A study of correlation of different grades of malnutrition with feeding practices during 1st 6 months of life


  • Diksha Sharma Department of Pediatrics, Geetanjali Medical College and Hospital, Udaipur, Rajasthan, India
  • Devendra Sareen Department of Pediatrics, Geetanjali Medical College and Hospital, Udaipur, Rajasthan, India
  • Subhash Bamnawat




Breastfeeding, Complementary feeding, Colostrum, Malnutrition, Pre-lacteal feeding


Background: Childhood under nutrition is a critical public health and development challenge in many developing countries including India. Nearly half of all deaths in children under-5 age group are attributable to under-nutrition. One of the key reasons for under-nutrition in early life is the faulty and sub-optimal infant and young child feeding practices.

Methods: 295 children under the age of 5 years residing in rural areas of Udaipur were studied. Feeding pattern and various demographic factors were taken into account, considering age at which breastfeeding was initiated, practice of exclusive breastfeeding up to 6 months, colostrum given or not, any pre-lacteal feed given or not. Assessment of anthropometric measurements was done and children were categorized as per classification of malnutrition by the WHO.

Results: Total of 295 children were studied, out of which 59% (174) children were malnourished. 23.2% of SAM children received exclusive breastfeeding up to 6 months compared to 52.1% of control group, which was statistically significant. Difference between severely malnourished and control group children who received pre-lacteal feed was also significant. Only 21% of severely malnourished children were started with breastfeeding within 1st hour of birth.

Conclusions: Most of the children who were not given breastfeeding up to 6 months, offered pre-lacteal feed, deprived of colostrum at birth, not started complementary feeding at appropriate time were severely malnourished. 


UNICEF India- The children- Nutrition, 2016. Available at www.unicef.org. Accessed on January 2016.

Shreyaswi Sathyanath M., Rashmi, Udaya NK. Prevalence and risk factors of under nutrition among under five children in a rural community, NUJHS. 2013;3(4).

Guidelines for enhancing optimal infant and child feeding practices, 2016. Available at www.mohfw.nic.in. Accessed on September 2016.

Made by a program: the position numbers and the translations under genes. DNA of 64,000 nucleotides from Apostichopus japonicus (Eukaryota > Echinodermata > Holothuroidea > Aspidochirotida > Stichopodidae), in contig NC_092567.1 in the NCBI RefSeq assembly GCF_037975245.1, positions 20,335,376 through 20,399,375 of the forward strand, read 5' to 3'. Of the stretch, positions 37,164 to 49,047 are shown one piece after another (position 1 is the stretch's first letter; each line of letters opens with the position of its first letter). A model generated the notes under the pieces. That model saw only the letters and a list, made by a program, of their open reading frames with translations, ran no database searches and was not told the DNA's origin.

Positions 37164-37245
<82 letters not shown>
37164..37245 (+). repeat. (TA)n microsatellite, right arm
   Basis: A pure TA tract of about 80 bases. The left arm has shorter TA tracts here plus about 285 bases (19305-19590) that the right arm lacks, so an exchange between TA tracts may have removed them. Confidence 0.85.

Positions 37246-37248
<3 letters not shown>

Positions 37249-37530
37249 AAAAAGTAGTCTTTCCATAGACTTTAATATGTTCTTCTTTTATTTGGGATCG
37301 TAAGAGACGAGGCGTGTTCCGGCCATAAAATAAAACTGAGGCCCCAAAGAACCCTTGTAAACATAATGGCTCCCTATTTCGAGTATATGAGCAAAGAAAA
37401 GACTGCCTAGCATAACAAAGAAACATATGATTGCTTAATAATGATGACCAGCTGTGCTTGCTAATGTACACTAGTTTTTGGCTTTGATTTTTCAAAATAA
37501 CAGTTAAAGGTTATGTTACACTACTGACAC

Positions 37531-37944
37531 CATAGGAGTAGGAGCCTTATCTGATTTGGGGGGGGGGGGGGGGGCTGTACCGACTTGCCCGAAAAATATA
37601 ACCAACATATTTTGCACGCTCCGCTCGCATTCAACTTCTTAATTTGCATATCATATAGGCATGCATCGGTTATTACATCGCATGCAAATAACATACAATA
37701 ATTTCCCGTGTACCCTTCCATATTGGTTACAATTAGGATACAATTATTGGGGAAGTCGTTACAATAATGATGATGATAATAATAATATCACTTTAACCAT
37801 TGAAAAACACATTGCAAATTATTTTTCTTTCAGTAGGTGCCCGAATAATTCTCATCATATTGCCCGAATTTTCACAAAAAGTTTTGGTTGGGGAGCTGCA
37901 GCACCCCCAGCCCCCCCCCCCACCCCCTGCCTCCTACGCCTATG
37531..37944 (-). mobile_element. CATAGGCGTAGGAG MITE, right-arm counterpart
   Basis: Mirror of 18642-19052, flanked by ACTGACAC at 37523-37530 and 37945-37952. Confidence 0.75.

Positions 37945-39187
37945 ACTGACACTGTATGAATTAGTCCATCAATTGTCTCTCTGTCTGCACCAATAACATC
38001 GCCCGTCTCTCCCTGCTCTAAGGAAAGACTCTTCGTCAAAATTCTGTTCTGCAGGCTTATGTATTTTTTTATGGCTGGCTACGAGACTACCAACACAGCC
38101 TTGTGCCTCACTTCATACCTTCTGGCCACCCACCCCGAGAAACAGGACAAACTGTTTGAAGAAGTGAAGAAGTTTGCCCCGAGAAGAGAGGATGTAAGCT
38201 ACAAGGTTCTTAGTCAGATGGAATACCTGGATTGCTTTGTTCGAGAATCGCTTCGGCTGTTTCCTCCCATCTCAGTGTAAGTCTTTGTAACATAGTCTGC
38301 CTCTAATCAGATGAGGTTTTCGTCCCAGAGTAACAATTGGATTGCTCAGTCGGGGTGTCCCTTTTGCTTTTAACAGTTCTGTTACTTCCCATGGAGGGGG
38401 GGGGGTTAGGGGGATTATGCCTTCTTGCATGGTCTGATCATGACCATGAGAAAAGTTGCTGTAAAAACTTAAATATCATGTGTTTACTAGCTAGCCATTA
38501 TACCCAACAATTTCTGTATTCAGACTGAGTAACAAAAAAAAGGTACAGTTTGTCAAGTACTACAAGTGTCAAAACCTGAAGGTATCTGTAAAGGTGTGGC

Schroeder DG, Brown KH. Nutritional status as a predictor of child survival: summarizing the association and quantifying its global impact. Bulletin of the WHO. 1994;72(4):569-79.

Swami HM, Thakur JS, Bhatia SP, Bhatia V. Nutritional status of pre-school children in an integrated child development service ICDS block of Chandigarh. J Indian Med Assoc. 2001;99(10):554-6.

Choudhary K, Shekhawat K, Acharya R. A case control study to find out child feeding practices responsible for severe acute malnutrition among under-five children admitted in MTC at a tertiary care centre, Bikaner, Rajasthan. Available at http://www.iapsmupuk.org/ journal/index.php/ IJCH/article/view/915.

Jones G. How many child deaths can we prevent this year? The Lancet. 2003;362(9377):65-71.

Islam MA, Rahman MM, Mahalanabis D. Maternal and socio-economic factors and risk of severe malnutrition in a child: a case control study. Eur J Clin Nutri. 1994;48(6):416-24.

Baranwal K, Gupta VM, Mishra RN, Prakash S, Pandey ON. Factors influencing the nutritional status of under-five (1-5 years) children in urban slum area of Varanasi. Indian J Com Health. 2010;21(2).

Edmond KM. Effect of early infant feeding practices on infection-specific neonatal mortality: an investigation of causal links with observational data from Ghana. Am J Clin Nutr. 2007;86(4):1126-31.

Klaus M. Mother and infant: early emotional ties. Paediatr. 1998;102:1244-6.

Kumar D, Goel NK, Mittal PC, Misra P. Influence of infant-feeding practices on nutritional status of under-five children. Indian J Pediatr. 2006;73(5):417-21.






Original Research Articles